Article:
Question: In the film there’s a younger version of the character, Stefan, who appears as a boy. Do you get to sit down with the other actor?
Sharlto Copley: No, you don’t. Or in this case I did not. And they actually had somebody else, and I think both for Angie and I for some reason at some point they switched (actors), so I did meet a guy who I thought was playing the younger me … Well, no, I met the guy who was playing the 15 or 16-year-old me, so no, no, I didn’t get to. But it is interesting. I saw a South African TV series the other day called “Shaka Zulu,” and what was very interesting was they played the 16-year-old version of the character but they used the voice of the man, which made sense. It suddenly was like I totally believe that’s the same guy because of his voice. So it was like he was 18 or something where he wasn’t too young, you know, you couldn’t do the 12-year-old voice, how can I do the 12-year-old voice myself? But I could probably do the younger voice of myself, which I think would actually help audiences buy a transition like that more. And they never seem to do that in films, they always use the voice of the young actor, but it sort of blew my mind, it was like this old TV show done in South Africa in the 1980s, and I was like, “Wow, that actually works surprisingly well if you do it properly.”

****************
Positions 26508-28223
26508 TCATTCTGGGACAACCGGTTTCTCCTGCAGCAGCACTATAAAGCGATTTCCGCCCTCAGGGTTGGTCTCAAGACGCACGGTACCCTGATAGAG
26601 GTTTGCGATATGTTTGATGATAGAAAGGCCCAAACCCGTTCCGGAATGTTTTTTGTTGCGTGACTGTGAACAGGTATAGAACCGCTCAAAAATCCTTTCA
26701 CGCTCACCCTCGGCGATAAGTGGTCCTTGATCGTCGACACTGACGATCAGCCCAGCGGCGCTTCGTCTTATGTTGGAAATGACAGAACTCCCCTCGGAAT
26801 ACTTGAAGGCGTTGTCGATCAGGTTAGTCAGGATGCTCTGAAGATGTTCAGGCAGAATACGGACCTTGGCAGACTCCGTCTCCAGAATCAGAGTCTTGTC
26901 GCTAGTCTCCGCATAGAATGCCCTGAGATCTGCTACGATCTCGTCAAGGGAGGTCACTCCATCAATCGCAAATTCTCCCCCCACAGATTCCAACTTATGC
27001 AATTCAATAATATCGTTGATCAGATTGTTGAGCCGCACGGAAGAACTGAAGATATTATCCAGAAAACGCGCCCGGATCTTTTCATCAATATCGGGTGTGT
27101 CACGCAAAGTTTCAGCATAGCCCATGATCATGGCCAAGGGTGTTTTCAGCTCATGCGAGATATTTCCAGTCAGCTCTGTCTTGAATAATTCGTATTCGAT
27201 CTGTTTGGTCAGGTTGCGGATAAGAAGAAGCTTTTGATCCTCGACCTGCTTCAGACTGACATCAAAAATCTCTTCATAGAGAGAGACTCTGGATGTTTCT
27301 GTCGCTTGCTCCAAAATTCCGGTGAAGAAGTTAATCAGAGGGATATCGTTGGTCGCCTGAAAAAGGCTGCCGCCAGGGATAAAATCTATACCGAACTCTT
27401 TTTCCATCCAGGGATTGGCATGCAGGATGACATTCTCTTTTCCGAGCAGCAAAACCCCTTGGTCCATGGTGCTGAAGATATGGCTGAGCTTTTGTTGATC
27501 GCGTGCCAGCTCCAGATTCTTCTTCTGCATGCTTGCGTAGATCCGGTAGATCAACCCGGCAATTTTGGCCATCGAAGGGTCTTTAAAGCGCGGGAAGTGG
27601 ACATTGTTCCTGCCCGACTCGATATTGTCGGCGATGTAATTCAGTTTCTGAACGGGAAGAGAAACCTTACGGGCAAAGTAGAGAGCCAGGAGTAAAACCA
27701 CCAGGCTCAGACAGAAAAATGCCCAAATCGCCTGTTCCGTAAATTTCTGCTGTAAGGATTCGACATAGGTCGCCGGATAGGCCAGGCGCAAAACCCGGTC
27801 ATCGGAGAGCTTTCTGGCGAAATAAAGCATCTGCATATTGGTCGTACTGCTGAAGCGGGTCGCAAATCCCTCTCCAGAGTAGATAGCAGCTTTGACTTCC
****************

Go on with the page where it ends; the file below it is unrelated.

Question: How was it working with Angelina Jolie?